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Re: RDF & Trust & OWL & Layering

From: Peter F. Patel-Schneider <pfps@research.bell-labs.com>
Date: Mon, 28 Oct 2002 15:25:29 -0500 (EST)
Message-Id: <20021028.152529.01821414.pfps@research.bell-labs.com>
To: sandro@w3.org
Cc: www-rdf-interest@w3.org

From: Sandro Hawke <sandro@w3.org>
Subject: RDF & Trust & OWL & Layering (was Re: Meaning of URIRefs)
Date: Mon, 28 Oct 2002 14:16:00 -0500

[...]

> 2) OWL is a different language from RDF only in the sense that English
> using the word "Aardvark" is a different language from English which
> does not use the word "Aardvark".  OWL offers precise definitions of
> some few-dozen "words" which allow people to say things in RDF which
> they could not say otherwise, unless they defined some of their own
> words.

Well, this is only true to some extent, and only because a number of people
have sweated blood to determine a complex, error-prone, and limited way to
make it so.   

> I meant to jump on this earlier, when you said that OWL and DAML were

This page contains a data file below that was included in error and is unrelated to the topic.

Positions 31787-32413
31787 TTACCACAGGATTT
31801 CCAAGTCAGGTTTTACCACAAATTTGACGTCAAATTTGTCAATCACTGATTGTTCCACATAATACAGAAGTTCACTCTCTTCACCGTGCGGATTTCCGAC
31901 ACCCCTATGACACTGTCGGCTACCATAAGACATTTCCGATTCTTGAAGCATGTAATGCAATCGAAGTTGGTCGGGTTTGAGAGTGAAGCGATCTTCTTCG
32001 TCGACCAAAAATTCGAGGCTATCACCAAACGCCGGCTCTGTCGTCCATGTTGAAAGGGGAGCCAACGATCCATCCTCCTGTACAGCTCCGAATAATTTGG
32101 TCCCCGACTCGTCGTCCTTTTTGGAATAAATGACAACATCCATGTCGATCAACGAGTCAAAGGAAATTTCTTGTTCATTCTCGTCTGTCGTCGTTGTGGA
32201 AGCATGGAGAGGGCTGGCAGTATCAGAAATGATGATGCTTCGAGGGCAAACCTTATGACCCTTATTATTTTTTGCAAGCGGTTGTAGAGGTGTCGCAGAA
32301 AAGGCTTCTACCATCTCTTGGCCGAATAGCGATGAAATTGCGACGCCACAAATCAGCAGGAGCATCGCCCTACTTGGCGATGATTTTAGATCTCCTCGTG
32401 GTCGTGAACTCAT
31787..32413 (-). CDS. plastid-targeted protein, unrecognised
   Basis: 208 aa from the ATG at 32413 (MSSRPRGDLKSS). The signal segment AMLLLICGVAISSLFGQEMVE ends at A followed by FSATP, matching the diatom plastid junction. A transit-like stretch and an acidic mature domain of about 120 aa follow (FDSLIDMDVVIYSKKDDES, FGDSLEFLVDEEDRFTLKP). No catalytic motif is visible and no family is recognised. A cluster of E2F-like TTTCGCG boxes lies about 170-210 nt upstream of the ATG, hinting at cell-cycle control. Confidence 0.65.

> "other KR languages [not RDF]".[1]  I can see why you might call them
> different languages (natural language using technical jargon is kind
> of another language), but that's also misleading.

I do not think that it is misleading at all.  OWL and DAML (and any
hypothetical first-order Semantic Web language) knowledge bases should not
be thought of as collections of n-triples.  Instead such knowledge bases
should be thought of as written in some other syntax---one that would be
much more natural for the job.

> ...
> 
> The vision of RDF is that it's another solid step up the semantic
> ladder, where bits and ascii/unicode are lower steps.  (Some people
> put XML as a step here; I think it's just a step sideways.)  This step
> puts us at the semantic Web.  At this step we have one single approach
> to structuring (triples, binary relations), and one form of naming
> (URI-Refs) [plus literals, but they're 90% carbohydrates].  Every
> additional feature you might want to add, like the features of RDFS,
> OWL, DAML+OIL, DC, CC, RSS, etc, is added by picking some identifiers
> and fixing their meaning.

It is precisely this triples-as-king view that is making it extraordinarily
difficult to design OWL, and is making an integrated view of the Semantic
Web layers difficult to produce.  For example, how can you define
first-order quantification, or even disjunction, in this manner?

[...]


Peter F. Patel-Schneider
Bell Labs Research
Received on Monday, 28 October 2002 15:25:39 GMT

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